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The Child is father of the Man; And I could wish my days to be Bound each to each by natural piety. William Wordsworth, "Ode: Intimations of Immortality" Wallace Stevens said somewhere that the theory of poetry is the life of poetry.l Charles Darwin, who likes poetry, "recognized that at the eost of losing his appreciation of poetry and other things that delighted him in his youth, his mind had become a 'machine for grinding generallaws out of large colleetions of facts.' "2 Somewhere in between the polar positions of Stevens' extreme aesthetic belief and Darwin's extreme meehanistic belief lies the aesthetics of empirical thought and the whole modem Romantic tradition. There have been men in between who were both meehanists and poets, who both beIieved in automatic material meehanisms and tried to use the imagination. Erasmus Darwin was one of these "in between" figures. and since he lived early (1731-1802) in the modem scientific era he was one of the first. This older Darwin, the grandfather of Charles, has not been given due credit as a transitional figure in the development of the literature of our scientific era. Although historically and in terms of intelleetual stature the grandfather was a fanciful child compared to the giant grand soo, Erasmus Darwin's habits of thought anticipated one of the most distinguishing charaeteristics of his grandson. (The genetic suggestive.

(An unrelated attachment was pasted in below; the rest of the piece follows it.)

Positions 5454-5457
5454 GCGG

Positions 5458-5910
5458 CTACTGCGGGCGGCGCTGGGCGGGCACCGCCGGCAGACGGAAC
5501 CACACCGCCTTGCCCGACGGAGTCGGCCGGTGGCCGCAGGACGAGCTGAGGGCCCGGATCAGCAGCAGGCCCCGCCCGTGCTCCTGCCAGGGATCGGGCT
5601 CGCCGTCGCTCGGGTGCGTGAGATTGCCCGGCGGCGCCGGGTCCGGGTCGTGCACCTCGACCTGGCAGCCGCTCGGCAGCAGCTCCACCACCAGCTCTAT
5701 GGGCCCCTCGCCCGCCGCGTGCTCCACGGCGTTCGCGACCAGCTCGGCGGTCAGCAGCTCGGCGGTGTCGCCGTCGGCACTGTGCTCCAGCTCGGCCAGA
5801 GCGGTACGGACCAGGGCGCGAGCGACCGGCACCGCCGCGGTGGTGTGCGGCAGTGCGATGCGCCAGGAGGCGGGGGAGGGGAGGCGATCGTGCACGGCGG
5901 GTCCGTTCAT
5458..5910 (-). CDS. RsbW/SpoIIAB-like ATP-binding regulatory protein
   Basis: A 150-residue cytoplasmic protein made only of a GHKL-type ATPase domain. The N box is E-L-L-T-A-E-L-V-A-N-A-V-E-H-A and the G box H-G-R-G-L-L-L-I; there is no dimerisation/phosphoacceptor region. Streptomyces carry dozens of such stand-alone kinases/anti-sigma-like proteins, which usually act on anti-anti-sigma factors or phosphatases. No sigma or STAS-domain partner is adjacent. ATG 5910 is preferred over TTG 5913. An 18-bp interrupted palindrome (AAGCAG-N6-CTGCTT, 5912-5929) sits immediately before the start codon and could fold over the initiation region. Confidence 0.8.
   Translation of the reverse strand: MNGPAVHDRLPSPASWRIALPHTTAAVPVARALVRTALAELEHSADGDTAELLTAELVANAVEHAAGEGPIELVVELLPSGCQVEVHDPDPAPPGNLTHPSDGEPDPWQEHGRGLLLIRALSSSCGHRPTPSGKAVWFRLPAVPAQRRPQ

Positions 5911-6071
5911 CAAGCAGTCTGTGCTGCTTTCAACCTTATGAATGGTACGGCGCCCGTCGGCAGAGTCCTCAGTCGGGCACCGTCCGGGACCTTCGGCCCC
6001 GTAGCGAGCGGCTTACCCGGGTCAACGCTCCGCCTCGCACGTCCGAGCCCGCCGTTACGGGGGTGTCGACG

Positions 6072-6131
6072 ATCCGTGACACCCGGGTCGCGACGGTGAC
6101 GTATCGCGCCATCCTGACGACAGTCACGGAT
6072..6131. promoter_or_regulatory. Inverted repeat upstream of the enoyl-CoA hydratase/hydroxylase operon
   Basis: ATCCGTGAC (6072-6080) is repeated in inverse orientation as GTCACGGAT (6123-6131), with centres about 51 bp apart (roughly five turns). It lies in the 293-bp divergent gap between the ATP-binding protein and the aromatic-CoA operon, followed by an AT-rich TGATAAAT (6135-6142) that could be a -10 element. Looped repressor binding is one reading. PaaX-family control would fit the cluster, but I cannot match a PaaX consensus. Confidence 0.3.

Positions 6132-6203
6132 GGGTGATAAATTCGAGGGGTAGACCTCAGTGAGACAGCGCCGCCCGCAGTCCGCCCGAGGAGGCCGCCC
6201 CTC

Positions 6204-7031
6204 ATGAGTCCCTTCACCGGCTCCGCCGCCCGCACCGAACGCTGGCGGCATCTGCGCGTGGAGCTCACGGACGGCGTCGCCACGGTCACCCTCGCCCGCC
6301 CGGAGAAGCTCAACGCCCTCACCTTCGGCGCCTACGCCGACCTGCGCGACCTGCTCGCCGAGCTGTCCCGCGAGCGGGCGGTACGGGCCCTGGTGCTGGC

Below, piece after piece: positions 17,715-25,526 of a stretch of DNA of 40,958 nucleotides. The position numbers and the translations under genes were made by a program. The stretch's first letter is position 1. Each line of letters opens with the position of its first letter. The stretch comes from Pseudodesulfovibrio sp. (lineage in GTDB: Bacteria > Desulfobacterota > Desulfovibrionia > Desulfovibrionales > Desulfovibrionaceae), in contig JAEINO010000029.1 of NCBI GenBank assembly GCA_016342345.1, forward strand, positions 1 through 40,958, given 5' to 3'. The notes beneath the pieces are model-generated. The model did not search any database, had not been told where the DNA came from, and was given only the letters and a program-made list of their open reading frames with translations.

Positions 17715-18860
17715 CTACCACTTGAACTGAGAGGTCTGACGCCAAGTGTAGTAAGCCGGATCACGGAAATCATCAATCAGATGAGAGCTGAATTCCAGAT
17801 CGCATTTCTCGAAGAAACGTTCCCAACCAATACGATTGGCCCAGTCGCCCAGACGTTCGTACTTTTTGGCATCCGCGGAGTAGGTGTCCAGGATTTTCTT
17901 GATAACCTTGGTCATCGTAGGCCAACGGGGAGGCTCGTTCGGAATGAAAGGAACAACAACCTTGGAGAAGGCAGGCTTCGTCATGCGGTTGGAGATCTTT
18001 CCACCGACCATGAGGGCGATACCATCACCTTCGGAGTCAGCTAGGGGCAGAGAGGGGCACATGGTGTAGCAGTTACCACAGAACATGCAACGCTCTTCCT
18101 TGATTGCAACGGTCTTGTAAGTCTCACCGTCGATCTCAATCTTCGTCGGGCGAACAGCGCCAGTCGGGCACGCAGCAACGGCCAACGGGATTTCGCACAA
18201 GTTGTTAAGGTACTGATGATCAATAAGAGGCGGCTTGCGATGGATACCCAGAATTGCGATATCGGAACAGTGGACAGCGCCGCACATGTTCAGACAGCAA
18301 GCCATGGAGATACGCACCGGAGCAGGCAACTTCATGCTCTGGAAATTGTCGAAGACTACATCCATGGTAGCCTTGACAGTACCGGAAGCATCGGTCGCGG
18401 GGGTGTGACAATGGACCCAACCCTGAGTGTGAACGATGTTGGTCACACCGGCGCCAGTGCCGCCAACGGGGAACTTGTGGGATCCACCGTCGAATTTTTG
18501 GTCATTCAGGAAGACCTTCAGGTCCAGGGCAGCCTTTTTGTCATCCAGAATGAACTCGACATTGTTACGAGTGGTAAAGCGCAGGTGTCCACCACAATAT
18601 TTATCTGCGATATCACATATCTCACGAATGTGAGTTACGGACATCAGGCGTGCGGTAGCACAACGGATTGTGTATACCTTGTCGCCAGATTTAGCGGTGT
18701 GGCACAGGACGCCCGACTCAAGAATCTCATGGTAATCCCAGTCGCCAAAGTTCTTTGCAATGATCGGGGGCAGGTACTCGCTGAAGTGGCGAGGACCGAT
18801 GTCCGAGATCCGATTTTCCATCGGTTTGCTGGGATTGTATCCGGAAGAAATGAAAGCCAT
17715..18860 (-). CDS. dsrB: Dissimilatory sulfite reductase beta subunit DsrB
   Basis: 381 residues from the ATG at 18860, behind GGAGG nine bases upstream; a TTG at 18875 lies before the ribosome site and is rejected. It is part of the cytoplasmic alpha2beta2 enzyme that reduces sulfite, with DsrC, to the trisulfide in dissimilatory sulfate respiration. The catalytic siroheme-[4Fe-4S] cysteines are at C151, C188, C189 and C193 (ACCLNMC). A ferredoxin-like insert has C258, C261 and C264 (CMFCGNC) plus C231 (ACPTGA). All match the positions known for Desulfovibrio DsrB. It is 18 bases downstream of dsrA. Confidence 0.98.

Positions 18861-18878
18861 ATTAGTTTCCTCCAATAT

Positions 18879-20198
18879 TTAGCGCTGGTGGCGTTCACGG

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Springer Science+Business Media B.V. 1973
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